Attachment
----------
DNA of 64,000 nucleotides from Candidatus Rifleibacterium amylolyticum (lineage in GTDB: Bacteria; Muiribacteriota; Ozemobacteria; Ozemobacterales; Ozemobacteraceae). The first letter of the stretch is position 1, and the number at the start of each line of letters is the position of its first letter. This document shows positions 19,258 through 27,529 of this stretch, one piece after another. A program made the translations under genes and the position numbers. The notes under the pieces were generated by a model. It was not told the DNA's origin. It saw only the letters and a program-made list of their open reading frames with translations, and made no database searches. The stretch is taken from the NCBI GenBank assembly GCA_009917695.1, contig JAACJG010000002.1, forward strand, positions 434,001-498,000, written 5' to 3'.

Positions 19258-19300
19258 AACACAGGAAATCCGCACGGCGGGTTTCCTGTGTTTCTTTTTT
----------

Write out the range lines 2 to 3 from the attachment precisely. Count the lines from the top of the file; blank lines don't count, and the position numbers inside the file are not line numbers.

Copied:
Positions 19258-19300
19258 AACACAGGAAATCCGCACGGCGGGTTTCCTGTGTTTCTTTTTT